Should I Bait or Spray: Which is Better??
As the pest control industry moves more towards low-impact treatments (for people, pets, non-target insects, and the environment) there is a battle of opinions over which treatment method is “better”. Let’s discuss the Pros and Cons of each and how they fit into a modern pest control program.
Sprays have been around for almost 100 years. Early on they were viewed as “miracle sprays”. They were broad spectrum products that killed any insect they came in contact with. Very little thought was put into non-target insects such as honeybees or other beneficial insects. In the 1960’s the Integrated Pest Management (IPM) movement began. IPM is a strategy that includes using sprays, but only when necessary. IPM focuses on preventing pests with better education, cultural practices, and prevention. For example, why do you need to spray for palmetto bugs every month if you can just fix the gaps under a door that they are sneaking in? Sprays were still the backbone of most treatments to homes and agricultural crops, but spraying started to become less frequent.
This wasn’t just about being “green”. Farmers and pest control operator quickly realized when they spray the same product over and over the insects became resistant in only a few generations. As a result, many new product options were developed.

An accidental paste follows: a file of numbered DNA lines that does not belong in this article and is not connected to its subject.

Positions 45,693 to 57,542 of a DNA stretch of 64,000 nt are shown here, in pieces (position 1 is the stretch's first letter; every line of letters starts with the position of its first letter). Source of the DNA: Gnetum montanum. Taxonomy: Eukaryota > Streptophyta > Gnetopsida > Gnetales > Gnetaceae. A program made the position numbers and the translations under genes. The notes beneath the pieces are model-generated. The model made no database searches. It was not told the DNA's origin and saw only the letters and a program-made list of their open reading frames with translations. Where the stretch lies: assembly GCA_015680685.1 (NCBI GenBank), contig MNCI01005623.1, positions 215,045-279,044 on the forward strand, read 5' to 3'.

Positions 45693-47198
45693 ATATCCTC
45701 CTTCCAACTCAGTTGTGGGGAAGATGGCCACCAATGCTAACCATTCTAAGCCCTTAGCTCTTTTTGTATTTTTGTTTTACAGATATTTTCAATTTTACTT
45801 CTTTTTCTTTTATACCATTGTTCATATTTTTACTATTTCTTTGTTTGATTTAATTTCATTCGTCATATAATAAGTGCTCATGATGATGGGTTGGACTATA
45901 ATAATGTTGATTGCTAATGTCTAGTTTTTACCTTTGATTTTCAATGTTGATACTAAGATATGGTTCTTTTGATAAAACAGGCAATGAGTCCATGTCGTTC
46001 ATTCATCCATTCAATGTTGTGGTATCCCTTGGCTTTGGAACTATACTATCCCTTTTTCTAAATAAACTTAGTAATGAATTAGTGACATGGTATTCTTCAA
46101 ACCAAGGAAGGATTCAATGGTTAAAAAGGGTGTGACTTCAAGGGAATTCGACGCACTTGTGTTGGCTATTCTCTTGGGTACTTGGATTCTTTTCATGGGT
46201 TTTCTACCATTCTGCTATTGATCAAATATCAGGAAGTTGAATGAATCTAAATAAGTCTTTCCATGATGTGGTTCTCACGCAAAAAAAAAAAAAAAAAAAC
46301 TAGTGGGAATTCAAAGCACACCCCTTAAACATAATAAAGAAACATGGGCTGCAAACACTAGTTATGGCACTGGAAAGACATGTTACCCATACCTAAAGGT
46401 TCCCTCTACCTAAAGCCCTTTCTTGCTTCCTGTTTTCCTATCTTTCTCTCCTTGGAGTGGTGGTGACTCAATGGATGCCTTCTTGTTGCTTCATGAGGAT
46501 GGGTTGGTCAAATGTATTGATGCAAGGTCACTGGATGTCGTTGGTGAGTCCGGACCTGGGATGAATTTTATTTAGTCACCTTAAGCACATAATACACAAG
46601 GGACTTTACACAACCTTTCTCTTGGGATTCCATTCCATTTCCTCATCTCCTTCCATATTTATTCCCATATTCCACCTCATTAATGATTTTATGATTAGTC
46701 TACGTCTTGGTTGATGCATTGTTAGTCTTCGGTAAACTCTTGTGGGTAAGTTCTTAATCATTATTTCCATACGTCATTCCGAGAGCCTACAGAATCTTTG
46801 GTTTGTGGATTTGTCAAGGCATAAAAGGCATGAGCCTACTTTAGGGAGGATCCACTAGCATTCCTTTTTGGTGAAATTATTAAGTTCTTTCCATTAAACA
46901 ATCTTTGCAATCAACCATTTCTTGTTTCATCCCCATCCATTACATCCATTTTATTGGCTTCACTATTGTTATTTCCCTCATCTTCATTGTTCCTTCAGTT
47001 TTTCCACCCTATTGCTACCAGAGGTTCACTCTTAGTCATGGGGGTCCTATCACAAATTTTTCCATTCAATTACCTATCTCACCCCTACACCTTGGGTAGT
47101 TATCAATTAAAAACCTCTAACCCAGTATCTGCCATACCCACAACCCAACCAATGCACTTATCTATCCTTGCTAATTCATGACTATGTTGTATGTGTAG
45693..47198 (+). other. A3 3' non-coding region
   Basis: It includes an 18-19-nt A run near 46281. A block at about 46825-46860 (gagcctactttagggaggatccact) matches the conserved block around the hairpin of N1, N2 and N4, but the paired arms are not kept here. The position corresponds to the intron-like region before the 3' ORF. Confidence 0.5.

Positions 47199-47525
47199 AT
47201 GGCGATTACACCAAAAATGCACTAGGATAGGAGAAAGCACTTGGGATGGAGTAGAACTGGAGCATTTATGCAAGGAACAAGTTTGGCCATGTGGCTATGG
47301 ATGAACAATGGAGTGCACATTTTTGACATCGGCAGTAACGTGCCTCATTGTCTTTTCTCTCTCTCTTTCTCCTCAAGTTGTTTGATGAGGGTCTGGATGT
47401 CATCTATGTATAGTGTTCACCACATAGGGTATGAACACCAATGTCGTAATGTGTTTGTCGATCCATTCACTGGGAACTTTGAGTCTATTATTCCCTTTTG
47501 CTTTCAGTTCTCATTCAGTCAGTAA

In the 1980’s baits became popular. Baits consist of a food source mixed with a very small amount of insecticide. Baits could be strategically placed only in pest harborages and achieve better control than spraying every baseboard in a home. Using bait you could apply 1000x less active ingredient in a house and achieve better control than using a spray. This is because pests will be attracted to the food source in the bait, eat it, and even share it with others so they all die. This transfer affect is especially effective in ants, roaches, and termite control.
Sounds great . . . . . . so why doesn’t everyone use baits all of the time? There are several reasons.
3 Reasons Baits Don't Always Work
First, there are some pests that won’t eat baits. Mostly, these are pests that prefer “live” food such as bed bugs, mosquitoes, fleas, ticks, spiders, etc. There have been attempts at baiting these pests, but overall they aren’t responsive to baits, so other control methods are necessary.